Two interesting trends that I have personally witnessed or been made privy to in the sociology profession deal with this large demographic shift in the professiorate as well as the substantive areas covered in sociological theory courses. If one looks at the faculty of the University of Minnesota Sociology Department, currently a near 50/50 gender split is seen. However, it should also be noted that the overwhelming majority of the female faculty members are Assistant Professors who have been hired in the past 5 years. Clearly, a commitment to change and diversifying the professorate may be accomplished by putting people in positions such as departmental chairs and associate chairs who are committed to such a cause. If one were to look at the demographic trends of the departmental faculty just 10 years ago in 1996, one would find a dramatic imbalance in the gender composition of the department.
Secondly, my experience in my graduate level sociological theory course last year was quite the smorgasbord of theoretical frameworks. To briefly summarize the semester, it progressed in the following fashion: Marxist theory, Pierre Bourdieu, Georg Simmel, Network Theory, Postmodern Thought, Standpoint/Feminist Theory, Emile Durkheim, Neo-Institutionalism, Max Weber, Norbert Elias, Rational Choice Theory & Methodological Individualism, the Micro-Interactionist Tradition, Goffman & Symbolic Interactionism, and finally Jurgen Habermas. It is hard to currently envision a sociological discipline that is unified by a â€œcoreâ€? theoretical framework â€“ researchers borrow from various theorists who inspire their own work and ideas. While there are tendencies not to follow down the Durkheimian path in contemporary sociology, the fact remains that currently there is not a hegemonic strain of sociological theory. Thus follows several questions:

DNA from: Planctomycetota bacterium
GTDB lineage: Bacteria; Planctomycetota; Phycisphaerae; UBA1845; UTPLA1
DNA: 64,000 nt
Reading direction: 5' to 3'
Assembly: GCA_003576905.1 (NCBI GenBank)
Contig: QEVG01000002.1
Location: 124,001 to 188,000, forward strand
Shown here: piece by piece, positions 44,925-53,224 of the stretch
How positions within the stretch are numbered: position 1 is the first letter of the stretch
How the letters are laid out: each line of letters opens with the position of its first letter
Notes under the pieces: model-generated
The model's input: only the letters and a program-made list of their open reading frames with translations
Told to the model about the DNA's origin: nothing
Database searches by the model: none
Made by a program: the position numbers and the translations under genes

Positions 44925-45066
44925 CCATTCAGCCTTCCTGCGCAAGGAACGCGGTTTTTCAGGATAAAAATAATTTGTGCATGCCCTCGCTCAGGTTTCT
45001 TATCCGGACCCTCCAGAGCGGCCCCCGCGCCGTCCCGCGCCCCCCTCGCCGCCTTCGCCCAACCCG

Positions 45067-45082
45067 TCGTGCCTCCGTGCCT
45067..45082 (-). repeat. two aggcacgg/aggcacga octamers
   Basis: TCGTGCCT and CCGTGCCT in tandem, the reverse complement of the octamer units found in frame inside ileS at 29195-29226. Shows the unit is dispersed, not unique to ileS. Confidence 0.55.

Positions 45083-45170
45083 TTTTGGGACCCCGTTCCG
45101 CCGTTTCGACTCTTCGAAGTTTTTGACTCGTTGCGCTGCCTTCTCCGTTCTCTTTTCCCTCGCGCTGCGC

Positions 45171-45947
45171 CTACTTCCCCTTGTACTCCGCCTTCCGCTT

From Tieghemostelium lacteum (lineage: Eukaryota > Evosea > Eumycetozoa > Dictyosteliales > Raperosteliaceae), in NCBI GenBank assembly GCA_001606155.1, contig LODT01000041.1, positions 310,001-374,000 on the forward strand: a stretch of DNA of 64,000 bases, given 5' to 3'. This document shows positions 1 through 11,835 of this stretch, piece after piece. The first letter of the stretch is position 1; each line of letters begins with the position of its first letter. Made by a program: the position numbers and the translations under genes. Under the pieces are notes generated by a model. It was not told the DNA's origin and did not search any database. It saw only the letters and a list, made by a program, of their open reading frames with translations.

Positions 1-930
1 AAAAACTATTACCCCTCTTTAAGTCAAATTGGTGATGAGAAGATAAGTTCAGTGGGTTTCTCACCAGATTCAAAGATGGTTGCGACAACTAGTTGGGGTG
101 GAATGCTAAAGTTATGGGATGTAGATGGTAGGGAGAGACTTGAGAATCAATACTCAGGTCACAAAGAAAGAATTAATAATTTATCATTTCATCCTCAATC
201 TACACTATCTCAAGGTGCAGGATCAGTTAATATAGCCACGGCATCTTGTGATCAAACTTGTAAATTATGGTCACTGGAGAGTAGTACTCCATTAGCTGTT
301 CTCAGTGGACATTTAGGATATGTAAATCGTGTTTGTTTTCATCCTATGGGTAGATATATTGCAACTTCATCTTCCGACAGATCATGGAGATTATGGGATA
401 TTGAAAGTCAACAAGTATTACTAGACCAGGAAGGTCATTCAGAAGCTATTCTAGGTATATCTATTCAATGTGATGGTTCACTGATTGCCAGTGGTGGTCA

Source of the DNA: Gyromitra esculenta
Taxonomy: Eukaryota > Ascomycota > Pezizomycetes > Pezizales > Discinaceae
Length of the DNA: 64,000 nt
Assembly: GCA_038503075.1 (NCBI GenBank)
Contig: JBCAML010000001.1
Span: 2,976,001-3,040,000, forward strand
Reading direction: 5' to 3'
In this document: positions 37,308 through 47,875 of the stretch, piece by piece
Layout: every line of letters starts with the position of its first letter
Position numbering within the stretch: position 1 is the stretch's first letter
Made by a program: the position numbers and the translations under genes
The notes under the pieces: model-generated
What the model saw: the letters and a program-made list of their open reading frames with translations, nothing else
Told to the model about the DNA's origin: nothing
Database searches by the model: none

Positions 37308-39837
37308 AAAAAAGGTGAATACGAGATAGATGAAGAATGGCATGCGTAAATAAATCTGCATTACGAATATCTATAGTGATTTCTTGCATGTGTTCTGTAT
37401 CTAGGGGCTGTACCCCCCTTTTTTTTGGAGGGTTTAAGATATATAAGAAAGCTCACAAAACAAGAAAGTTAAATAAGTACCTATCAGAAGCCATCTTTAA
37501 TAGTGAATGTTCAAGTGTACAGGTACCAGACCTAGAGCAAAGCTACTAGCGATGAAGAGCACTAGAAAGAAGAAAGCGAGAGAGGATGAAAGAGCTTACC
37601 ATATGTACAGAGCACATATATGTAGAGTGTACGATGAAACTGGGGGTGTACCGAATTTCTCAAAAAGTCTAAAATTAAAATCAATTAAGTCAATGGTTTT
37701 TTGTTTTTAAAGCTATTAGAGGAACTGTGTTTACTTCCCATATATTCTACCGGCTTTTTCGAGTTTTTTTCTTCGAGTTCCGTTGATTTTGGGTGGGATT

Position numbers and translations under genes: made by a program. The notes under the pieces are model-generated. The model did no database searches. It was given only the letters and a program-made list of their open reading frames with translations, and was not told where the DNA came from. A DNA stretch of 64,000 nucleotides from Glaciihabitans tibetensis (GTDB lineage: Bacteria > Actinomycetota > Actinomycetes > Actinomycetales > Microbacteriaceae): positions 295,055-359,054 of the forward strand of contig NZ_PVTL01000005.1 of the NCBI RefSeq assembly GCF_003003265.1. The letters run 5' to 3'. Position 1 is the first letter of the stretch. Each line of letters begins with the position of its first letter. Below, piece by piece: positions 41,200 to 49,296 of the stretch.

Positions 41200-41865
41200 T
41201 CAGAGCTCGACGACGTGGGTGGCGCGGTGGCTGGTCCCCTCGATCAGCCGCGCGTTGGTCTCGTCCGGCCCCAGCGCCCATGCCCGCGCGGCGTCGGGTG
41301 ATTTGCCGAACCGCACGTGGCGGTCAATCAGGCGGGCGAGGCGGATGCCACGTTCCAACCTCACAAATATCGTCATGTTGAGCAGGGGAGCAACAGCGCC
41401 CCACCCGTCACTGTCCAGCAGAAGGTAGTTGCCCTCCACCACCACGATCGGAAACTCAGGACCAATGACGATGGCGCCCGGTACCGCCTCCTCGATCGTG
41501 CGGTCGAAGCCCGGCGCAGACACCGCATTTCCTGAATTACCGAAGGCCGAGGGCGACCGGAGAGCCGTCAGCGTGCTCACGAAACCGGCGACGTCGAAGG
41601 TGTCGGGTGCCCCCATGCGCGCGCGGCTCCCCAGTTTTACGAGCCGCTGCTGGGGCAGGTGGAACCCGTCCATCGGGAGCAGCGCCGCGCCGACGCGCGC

1. Is a â€œscienceâ€? defined by having a core set of theories that guide its practice? Is there something inherently bad about not having a unified set of theory that guides all empirical research?
2. Is it not inherent that with sociology being the vanguard of civil society (as Burawoy puts it), that it should the discipline to lead in the democratization of the social sciences?
3. What does it truly mean to be a â€œpublic sociologistâ€?? What should be the aim of public sociologists, according to Burawoy?
4. Can sociology truly be the unifying discipline that â€œtransforms the worldâ€??
5. What is the role of sociologists in analyzing the standard practices of other academic disciplines and professional realms?
6. Is it the goal of public sociology to influence policy or is there another more important purpose for the existence of public sociology?
7. Burawoy paraphases Andrew Abbott in saying that there are â€œinbuilt tendencies of professions to establish their status by distancing themselves from publics, by fetishizing the inaccessibility of their knowledgeâ€? (323). Certainly, sociology as a discipline is not divorced from this phenomenon. Thus, how do we make sociology more accessible to the general public, and more specifically, how should public sociology be made more accessible to the public?
8. How do we use public sociology in the classroom to facilitate adult learning? What are some of the learning techniques that are most effective in bridging abstract theory with lived experience?